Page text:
Fiona Shaw in the Deborah Warner’s adaptation of The Testament Of Mary by Colm Toibin.
Devastating detachment … Fiona Shaw in the Deborah Warner’s adaptation of The Testament Of Mary by Colm Tóibín. Photograph: Tristram Kenton/The Guardian

5. Mary in The Testament of Mary by Colm Tóibín
In this luminous novella, we meet the Virgin Mary as she approaches the end of her life, held in apparent reverence and actual imprisonment by her son’s disciples. With devastating detachment, Mary recalls the life of and death of her son – and here he is her son before he is mankind’s – while weighing a mother’s desperation that her child might live against the hollow significations of his death. “I can tell you now,” insists Mary, “when you say that he redeemed the world, I will say it was not worth it. It was not worth it.”

6. Helen Clark in Oreo by Fran Ross
From 1974, this so-loose-it’s-dragging-round-the-ankles retelling of the myth of Theseus is rude, sexy and hilarious. (Ross went on to write jokes for Richard Pryor.) A good part of the hilarity is attributable to Helen Clark, Oreo’s mother, whose insights are scattered throughout the novel in the form of letters to her children. For all its whimsy, Oreo, written at the height of the Black Power movement in the US, is also a meditation on racial identity – and Helen’s shrewd reflections on a mean, ridiculous and ridiculously mean world shape her daughter’s quest for belonging.

7. Mrs Bennet in Pride and Prejudice by Jane Austen
Reduced by most adaptations of P&P into a tawdry hysteric, one cannot help but feel there is some justice to her claim: “nobody can tell what I suffer!” Saddled with a husband who seems unable or unwilling to understand the Bennets’ economic precarity and five daughters who each seem determined – in their own unique ways – to make it worse, her rich portfolio of symptoms suggests to the modern reader less “haha” and more “severe anxiety disorder produced by the stress of existence under capitalism”. Perhaps it is time we all had a little more patience for her “poor nerves”.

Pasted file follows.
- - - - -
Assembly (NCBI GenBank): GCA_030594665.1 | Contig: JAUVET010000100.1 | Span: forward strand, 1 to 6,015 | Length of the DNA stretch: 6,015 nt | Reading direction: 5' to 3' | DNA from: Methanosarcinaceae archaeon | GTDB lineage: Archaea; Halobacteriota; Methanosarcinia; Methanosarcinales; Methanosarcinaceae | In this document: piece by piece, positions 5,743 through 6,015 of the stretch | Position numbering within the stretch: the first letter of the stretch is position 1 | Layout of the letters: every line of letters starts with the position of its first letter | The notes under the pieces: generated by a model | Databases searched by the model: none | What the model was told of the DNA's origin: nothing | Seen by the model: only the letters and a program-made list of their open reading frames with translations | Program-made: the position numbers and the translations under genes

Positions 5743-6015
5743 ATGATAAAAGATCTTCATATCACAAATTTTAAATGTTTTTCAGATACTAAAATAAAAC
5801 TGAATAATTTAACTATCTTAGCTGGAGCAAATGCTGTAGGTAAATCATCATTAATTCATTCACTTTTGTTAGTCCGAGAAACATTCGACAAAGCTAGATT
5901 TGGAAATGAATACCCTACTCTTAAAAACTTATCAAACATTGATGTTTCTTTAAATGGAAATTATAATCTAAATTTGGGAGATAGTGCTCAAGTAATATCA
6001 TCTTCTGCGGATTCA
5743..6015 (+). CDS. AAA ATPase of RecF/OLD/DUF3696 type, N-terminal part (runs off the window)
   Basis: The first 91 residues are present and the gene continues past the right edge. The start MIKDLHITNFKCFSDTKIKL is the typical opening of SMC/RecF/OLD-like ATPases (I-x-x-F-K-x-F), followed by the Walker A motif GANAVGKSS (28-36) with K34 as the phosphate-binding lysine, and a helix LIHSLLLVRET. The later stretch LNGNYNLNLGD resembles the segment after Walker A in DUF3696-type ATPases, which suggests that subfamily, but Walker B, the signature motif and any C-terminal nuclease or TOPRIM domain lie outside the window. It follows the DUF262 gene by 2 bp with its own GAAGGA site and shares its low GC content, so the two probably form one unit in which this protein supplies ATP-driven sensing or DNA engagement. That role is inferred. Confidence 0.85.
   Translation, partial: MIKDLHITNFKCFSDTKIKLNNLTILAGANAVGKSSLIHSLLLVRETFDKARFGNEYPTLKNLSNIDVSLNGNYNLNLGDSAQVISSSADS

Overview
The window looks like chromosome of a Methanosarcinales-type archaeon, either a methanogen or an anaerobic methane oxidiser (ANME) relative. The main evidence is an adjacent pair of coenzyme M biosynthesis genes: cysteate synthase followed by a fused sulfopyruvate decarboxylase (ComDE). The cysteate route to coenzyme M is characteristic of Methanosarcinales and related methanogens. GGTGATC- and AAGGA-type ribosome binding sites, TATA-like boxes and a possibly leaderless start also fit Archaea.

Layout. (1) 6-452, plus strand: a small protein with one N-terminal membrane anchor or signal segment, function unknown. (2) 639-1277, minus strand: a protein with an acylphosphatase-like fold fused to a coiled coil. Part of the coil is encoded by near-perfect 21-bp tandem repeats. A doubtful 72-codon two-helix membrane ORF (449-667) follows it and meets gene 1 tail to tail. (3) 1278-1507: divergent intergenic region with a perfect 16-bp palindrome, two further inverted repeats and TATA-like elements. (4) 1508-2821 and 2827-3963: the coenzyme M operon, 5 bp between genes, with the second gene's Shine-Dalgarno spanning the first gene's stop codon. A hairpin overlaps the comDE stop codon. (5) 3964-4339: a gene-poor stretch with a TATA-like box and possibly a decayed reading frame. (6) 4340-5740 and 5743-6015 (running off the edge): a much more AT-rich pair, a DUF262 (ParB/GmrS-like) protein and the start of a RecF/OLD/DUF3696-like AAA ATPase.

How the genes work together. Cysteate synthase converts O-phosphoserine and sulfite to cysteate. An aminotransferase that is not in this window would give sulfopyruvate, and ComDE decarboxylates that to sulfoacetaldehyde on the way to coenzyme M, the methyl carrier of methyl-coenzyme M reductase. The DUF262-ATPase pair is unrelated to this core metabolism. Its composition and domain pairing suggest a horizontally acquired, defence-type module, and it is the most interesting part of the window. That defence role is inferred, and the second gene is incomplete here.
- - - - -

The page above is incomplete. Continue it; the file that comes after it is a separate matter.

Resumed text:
8. Mrs Armitage in The Pumpkin Eater by Penelope Mortimer
It’s very simple,” Mrs Armitage tells her doctor, “Jake is rich. He makes about £50,000 a year. I suppose you’d call that rich. But everything is covered with dust.” In this biting 1962 study of middle-class ennui, she suffers a breakdown in Harrods. She begins to ask questions – about love, motherhood and domesticity – that shake her faith in the rewards of bourgeois respectability. A subversive and bleakly funny feminist classic that examines the consequences of orienting a life toward the service of others.

9. Amisa in Ponti by Sharlene Teo
Teo’s novel centres on the relationship between the teenage Szu and her mother Amisa, an etiolated, chain-smoking actress whose star turn in 80s horror B-movie Ponti won her small-time cult stardom. Amisa provokes repulsion and allure in equal measure, and the home she shares with her daughter and “sister” – a mysterious spirit medium – is a viscerally rendered hothouse of maternal rivalry and resentment. Like the vampiric character in the film, Amisa’s queasy spirit haunts the byways of her daughter’s subconscious long after her death.

10. Mother Courage in Mother Courage and Her Children by Bertolt Brecht
Set during the thirty years’ war, Brecht’s epic play tells the story of Anna Fierling, a canteen woman who hauls her cart of wares after the army, even as the conflict she profits by kills off her children, one by one, with a grim inevitability. Through each bereavement, Anna trudges on, weighed down by her cart, sunken eyes trained on the horizon of a Europe in flames. (Brecht wrote the play in 1939 in response to the rise of fascism in Germany and beyond.) It sees the redoubtable Anna transformed from matriarch into metaphor for the nihilism of humankind. And who but a mother could bear such metaphorical freight?

  • The Manningtree Witches by AK Blakemore is published by Granta. To order a copy, go to